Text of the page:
Heidrich and Verge-Depre complete their flawless pool play campaign in Rome

Tokyo Olympic bronze medallists Joana Heidrich and Anouk Verge-Depre are among the first six pool winners in the women’s tournament at the Beach Volleyball World Championships Rome 2022 after the Swiss won their third-straight match at the Foro Italico on Sunday.

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Partners at a World Championship for the third time in their careers (they were ninth in Vienna 2017 and Hamburg 2019), the 30-year-old Swiss were in impeccable form in the first three days of the event, winning all their three Pool C matches in straight sets to finish first and make it to the Round of 32 with a perfect record.

Ranked seventh in the FIVB World Rankings, Heidrich and Verge-Depre defeated Latvians Tina Graudina and Anastasija Kravcenoka 2-0 (21-19, 21-13) on Sunday in a rematch of last year’s Tokyo Olympics bronze medal match.

“We really wanted to win the pool so we had the best possible bracket for the elimination round,” Verge-Depre commented. “We know them really well as we’ve played them many times and even practised with them in the past, so we were able to come up with a very specific strategy. We didn’t start very well, but it was like a wake-up call, and all in all, it was a good match. Playing against an opponent of their level will certainly help us prepare for the next round.”


Graudina and Heidrich battle at the net

Targeted by most of the Latvian serves, Heidrich was in excellent form, producing 17 points in kills and adding four blocks and one ace. Verge-Depre registered nine points, all in kills.

The victory extended the series of positive results the Swiss have obtained against the Latvians over the last three years. Heidrich and Verge-Depre have won all four encounters with Graudina and Kravcenoka so far, with the first dating back to September 2019, at the FIVB World Tour Finals, also in Rome, and dropped just one set against their opponents in these matches.

“It’s hard to explain why we’ve been so successful against them, but I like playing them, especially because I know it will be a match in which I’ll have to side out well,” Heidrich added. “I think when you get to win consecutive matches against the same team, it might get in their minds a little bit. I didn’t start the match well and it was hard to find my rhythm and adjust to the physical blocker that Tina is, after playing shorter teams in our first matches. I’m just happy that we won.”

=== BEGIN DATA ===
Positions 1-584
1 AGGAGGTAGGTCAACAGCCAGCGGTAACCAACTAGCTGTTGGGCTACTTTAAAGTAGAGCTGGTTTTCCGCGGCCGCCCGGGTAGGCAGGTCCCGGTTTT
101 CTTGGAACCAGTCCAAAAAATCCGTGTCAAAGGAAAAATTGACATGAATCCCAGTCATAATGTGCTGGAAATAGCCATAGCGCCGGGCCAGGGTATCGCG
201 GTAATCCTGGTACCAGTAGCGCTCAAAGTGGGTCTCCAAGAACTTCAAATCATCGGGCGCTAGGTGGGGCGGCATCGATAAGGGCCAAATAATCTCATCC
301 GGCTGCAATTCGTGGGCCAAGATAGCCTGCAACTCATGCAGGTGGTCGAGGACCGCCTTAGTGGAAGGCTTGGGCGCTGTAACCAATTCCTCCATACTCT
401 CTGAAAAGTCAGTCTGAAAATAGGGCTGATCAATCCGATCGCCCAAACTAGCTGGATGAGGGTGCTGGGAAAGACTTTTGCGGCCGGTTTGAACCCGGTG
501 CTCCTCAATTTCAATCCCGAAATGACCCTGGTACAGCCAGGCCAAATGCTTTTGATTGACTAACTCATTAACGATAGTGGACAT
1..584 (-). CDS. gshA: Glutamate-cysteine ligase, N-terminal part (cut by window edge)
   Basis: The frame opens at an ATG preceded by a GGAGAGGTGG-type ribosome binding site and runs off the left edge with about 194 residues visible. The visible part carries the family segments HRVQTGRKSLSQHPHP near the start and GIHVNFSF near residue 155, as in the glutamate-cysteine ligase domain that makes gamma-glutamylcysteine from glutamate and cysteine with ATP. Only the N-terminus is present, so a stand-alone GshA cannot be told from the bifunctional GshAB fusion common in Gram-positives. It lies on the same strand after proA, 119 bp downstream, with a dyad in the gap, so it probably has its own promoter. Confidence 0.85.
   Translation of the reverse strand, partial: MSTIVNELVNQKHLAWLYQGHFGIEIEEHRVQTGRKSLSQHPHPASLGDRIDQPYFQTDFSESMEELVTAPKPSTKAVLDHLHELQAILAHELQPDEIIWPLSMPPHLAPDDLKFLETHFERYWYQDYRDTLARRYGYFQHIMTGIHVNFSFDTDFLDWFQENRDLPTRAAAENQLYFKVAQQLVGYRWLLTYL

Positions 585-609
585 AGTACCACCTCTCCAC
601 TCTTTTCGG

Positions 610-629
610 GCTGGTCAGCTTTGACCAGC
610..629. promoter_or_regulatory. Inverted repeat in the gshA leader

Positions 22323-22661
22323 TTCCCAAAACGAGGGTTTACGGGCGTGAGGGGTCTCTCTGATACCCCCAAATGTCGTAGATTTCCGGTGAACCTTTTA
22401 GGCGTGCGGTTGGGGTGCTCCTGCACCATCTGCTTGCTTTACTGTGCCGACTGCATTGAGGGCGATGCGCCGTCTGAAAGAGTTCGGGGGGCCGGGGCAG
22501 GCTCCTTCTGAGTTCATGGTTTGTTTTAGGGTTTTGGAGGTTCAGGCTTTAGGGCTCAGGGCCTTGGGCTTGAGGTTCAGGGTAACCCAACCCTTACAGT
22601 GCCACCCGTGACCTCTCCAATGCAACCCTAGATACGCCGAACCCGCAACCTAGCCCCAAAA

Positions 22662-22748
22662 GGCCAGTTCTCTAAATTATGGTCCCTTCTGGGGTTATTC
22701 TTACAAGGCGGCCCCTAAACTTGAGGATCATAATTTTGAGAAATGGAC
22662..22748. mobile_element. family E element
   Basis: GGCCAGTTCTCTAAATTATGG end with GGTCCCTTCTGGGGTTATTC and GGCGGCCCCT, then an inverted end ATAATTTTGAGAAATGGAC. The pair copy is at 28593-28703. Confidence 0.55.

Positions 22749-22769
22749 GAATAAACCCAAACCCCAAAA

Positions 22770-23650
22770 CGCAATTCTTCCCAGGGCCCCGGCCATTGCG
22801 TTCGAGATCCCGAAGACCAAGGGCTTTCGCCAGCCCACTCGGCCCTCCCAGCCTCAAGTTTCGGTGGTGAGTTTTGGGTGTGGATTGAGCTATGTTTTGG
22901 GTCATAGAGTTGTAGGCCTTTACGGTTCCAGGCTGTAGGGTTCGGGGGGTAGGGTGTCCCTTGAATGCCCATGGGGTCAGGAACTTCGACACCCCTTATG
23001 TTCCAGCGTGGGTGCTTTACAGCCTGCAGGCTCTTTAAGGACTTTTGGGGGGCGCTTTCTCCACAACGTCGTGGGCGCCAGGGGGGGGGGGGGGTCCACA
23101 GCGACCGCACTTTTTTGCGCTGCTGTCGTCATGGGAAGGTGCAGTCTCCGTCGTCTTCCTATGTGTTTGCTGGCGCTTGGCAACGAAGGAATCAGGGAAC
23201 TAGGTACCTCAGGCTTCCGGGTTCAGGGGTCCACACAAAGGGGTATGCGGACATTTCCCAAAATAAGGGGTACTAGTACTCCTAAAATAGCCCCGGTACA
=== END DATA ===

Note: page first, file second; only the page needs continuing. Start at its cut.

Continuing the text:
World ranking leaders Katja Stam and Raisa Schoon of the Netherlands were the winners in Pool A. As with the Swiss, the Dutch also won their three matches in straight sets, including the last one, on Sunday, a two-set (22-20, 21-10) win over Argentinean Olympians Ana Gallay and Fernanda Pereyra.

Brazilians Eduarda ‘Duda’ Lisboa and Ana Patricia Ramos topped Pool B with three victories. The winners of the 2014 Youth Olympic Games followed up Saturday’s hard-fought win over Austrians Lena Plesiutschnig and Katharina Schutzenhofer with a more comfortable, two-set (21-12, 21-19) triumph against Czechs Barbora Hermannova and Martina Williams on Sunday.

In Pool D, twins Megan and Nicole McNamara pulled an upset to finish top. The 24-year-old Canadians emerged victorious in a dramatic three-set (16-21, 21-19, 15-13) battle against Brazilian veterans Carolina Salgado and Barbara Seixas to remain undefeated in pool play.


Nicole McNamara digs during the match against the Brazilians

Pool E also had Canadian winners as Tokyo Olympian Brandie Wilkerson and new partner Sophie Bukovec secured the top spot. The two ended the opening stage of the tournament in Rome undefeated after their two-set (21-19, 21-19) victory against Americans Kelly Cheng and Betsi Flint.

Despite dropping their opening match in Rome, Sara Hughes and Kelley Kolinske still finished on top of Pool F. After their straight-set (21-13, 21-14) win over Maria Carro and Angela Lobato, the Americans have placed ahead of the Spanish and of Italians Marta Menegatti and Valentina Gottardi in the group's three-way tie.

Pool play will be completed on Monday, when the final 12 women’s matches will be played and the last six pool winners will be determined. The top two teams in each of the 12 pools and the four best-ranked third-placed duos advance directly to the Round of 32 while the other eight teams that finish third in their pools need to go through the lucky loser round, where four other spots will be in play.